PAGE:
Moving your recurring donors from your previous platform to Classy can seem like a challenge. While the risk of losing donations can be frightening, the gains from the switch vastly outweigh any potential loss.
In fact, when you switch platforms, it’s a perfect opportunity to rebrand your existing recurring giving program, reengage this group of supporters, and even acquire greater levels of support.
When rolled out in four phases, the platform switch can actually strengthen your relationships and position your program to grow and scale. Here’s what you need to know to get started.
Phase 0: Create Your Relaunch Plan
To move all recurring donors over to Classy in the most effective manner possible, it’s important to first develop a strategic plan.
Within this plan, define what your outreach will look like, and the timeline in which you will move through the transition phases. This is when you’ll answer questions like,
- When do we want to complete this project by?
- Who will we reach out to first?
- What creative tactics will we employ to switch donors over?
How you segment your outreach will inform who you reach out to in each phase of the transition. One best practice is to organize your supporters by the dates their credit cards expire. Another option is to organize your donors by gift size, and adapt your messaging according to the level of their support and the quality of your relationship.
These considerations will help you create an intentional plan with targeted messaging that ensures your donors will have a positive experience. While your primary goal is to move your supporters from one platform to another, your secondary goal is to use this outreach as an opportunity to strengthen your relationships. Consider how this touch point can serve as a piece within a larger narrative, versus a one-off administrative message.
Phase 1: Move Active Recurring Donors Set to Expire in the Next 30 to 60 Days
To complete this phase, send an email to this group of recurring donors and let them know that their card is about to expire. Ask them to enter their most up-to-date information through your brand new campaign or updated recurring giving donation page on Classy.
This message is also an opportunity to upgrade donors’ gift amounts. Thank them for their continued support and ask if they might consider increasing their donation by a certain amount. Be sure to demonstrate what that additional support would mean to your organization in terms of impact.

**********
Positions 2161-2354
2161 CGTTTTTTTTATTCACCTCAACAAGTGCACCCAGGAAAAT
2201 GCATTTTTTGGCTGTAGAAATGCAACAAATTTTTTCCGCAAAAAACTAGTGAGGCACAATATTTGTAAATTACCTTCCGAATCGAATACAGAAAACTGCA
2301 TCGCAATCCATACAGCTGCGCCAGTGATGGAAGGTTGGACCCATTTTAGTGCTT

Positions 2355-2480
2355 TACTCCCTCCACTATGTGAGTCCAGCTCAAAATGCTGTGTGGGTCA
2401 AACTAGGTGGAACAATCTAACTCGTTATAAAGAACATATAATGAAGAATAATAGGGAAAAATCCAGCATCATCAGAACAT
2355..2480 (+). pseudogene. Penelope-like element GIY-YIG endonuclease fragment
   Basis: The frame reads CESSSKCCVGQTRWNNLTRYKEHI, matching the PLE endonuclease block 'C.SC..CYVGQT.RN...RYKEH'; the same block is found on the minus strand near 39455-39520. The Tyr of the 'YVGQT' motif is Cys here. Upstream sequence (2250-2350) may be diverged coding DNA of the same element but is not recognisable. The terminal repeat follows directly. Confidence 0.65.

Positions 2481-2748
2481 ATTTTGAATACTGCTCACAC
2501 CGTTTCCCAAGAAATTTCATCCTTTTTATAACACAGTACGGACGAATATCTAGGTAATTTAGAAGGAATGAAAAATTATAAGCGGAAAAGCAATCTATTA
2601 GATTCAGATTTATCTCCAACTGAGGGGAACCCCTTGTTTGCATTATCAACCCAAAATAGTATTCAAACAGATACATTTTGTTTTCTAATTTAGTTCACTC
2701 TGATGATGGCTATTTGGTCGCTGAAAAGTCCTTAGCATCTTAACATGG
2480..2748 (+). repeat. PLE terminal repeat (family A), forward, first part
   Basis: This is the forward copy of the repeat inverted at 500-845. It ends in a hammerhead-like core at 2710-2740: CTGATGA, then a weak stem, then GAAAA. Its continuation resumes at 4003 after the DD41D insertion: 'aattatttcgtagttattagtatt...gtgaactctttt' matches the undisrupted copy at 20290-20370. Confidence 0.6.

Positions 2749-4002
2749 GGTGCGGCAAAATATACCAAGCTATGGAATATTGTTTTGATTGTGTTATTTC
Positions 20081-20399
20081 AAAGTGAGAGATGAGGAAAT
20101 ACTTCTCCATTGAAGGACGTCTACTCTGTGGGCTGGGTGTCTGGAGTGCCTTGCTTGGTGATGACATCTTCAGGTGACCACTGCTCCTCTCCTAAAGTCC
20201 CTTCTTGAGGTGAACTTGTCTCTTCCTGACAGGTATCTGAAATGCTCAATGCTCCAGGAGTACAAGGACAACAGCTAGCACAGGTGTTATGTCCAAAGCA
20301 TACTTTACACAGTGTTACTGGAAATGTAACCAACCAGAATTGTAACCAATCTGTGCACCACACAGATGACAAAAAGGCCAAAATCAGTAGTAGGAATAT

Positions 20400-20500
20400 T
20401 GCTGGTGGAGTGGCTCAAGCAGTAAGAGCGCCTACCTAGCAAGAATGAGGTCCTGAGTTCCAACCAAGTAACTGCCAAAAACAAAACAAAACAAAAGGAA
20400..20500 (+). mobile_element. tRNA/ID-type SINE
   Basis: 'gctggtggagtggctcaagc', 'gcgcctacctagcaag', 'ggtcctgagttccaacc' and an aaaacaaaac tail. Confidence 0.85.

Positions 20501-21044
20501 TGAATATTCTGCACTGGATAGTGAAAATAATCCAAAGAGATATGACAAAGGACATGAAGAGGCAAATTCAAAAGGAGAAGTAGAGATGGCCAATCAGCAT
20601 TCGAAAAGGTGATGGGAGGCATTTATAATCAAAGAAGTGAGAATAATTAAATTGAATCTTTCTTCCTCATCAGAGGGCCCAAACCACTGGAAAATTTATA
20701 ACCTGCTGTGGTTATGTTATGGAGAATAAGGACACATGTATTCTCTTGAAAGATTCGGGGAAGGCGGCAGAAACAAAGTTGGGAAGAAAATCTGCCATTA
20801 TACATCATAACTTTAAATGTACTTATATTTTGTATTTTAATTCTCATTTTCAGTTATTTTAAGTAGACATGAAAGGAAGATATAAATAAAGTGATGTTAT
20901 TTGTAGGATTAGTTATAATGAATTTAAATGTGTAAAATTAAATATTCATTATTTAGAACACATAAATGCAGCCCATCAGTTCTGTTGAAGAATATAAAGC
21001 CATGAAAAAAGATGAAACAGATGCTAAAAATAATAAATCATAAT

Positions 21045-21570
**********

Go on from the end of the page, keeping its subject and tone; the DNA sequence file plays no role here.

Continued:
You can also use this outreach as an opportunity to be transparent and further develop your brand’s voice. If it falls in line with your style, be straight up. Tell your recurring donors why you’re updating your recurring giving program, what you need from them to help it succeed, and outline the benefits both your supporters and beneficiaries will receive from the change.
Phase 2: Reach Out to Your Recurring Donor All-Stars
While their credit cards might not be set to expire anytime soon, the next group you contact can be your “all-stars.” To assess which recurring donors you have stronger relationships with, segment your list by the length of your relationship, donation amount, or by how often they open your messages.
Offer a Benefit
If you decide to sort your donors by length of relationship, you could refer to this group as your “founding members,” and let them know that they’re getting the “in” on your new program first. Using an email campaign or phone calls (depending on how high-touch you want to be with this group), thank them for their longtime support and let them know they need to set up a new page to start receiving new program benefits.
Consider what you might provide monthly donors to make them feel even more like they are a part of your team. Exclusive content? Specific impact updates? Branded swag? Position the transfer and relaunch as a way of saying thanks to increase the chance donors will engage.
Phase 3: Reach Out to Donors You Don’t Know as Well
After you’ve reached out to your all-stars, it’s time to reach out to your recurring donors with whom you don’t have quite as much history, or as strong of a relationship.
Again, you’ll base the method of your communication (phone or email) on how high-touch you’d like to be—or can afford to be—with this group of supporters.
Introduce your new program and acknowledge the work your supporters helped make possible thus far. As with the previous groups, let them know how your new program is improving, and why that’s ultimately a great thing for both them and your beneficiaries.
One creative way to reach out to this specific group is to let your supporters know you’d like to take the opportunity to learn more about them. Ask them to create a new profile and tell them the information is being used to better serve them as valuable members of your community.
While this transition typically spans over the course of a year, when the project is complete, your organization will have stronger and more valuable relationships. Not to mention, a new standard for establishing long-time support.
At the end of the day, you know your supporters best. If you think transparent messaging would resonate, let them know about your recent change in platform and how it will benefit the entire organization. Your message is more likely to resonate when your supporter understands how their gift impacts your organization and cause. This outreach is an opportunity to solidify that and ensure your ask feels urgent and necessary to complete.